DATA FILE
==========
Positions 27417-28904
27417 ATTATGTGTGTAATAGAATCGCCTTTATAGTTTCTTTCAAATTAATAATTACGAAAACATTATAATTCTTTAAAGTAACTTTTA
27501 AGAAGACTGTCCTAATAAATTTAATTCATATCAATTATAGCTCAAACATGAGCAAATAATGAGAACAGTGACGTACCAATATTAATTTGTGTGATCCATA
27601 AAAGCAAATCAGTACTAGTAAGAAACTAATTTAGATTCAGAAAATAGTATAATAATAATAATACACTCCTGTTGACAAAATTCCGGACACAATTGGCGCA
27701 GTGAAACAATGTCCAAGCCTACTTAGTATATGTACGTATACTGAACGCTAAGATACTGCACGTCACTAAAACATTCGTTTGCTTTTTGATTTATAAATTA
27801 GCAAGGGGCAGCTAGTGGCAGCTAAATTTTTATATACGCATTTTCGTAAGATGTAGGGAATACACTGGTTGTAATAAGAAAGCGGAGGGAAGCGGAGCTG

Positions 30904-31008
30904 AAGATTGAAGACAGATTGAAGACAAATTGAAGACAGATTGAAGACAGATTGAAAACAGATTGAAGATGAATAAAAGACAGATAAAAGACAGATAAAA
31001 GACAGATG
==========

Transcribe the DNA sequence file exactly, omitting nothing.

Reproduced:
Positions 27417-28904
27417 ATTATGTGTGTAATAGAATCGCCTTTATAGTTTCTTTCAAATTAATAATTACGAAAACATTATAATTCTTTAAAGTAACTTTTA
27501 AGAAGACTGTCCTAATAAATTTAATTCATATCAATTATAGCTCAAACATGAGCAAATAATGAGAACAGTGACGTACCAATATTAATTTGTGTGATCCATA
27601 AAAGCAAATCAGTACTAGTAAGAAACTAATTTAGATTCAGAAAATAGTATAATAATAATAATACACTCCTGTTGACAAAATTCCGGACACAATTGGCGCA
27701 GTGAAACAATGTCCAAGCCTACTTAGTATATGTACGTATACTGAACGCTAAGATACTGCACGTCACTAAAACATTCGTTTGCTTTTTGATTTATAAATTA
27801 GCAAGGGGCAGCTAGTGGCAGCTAAATTTTTATATACGCATTTTCGTAAGATGTAGGGAATACACTGGTTGTAATAAGAAAGCGGAGGGAAGCGGAGCTG

Positions 30904-31008
30904 AAGATTGAAGACAGATTGAAGACAAATTGAAGACAGATTGAAGACAGATTGAAAACAGATTGAAGATGAATAAAAGACAGATAAAAGACAGATAAAA
31001 GACAGATG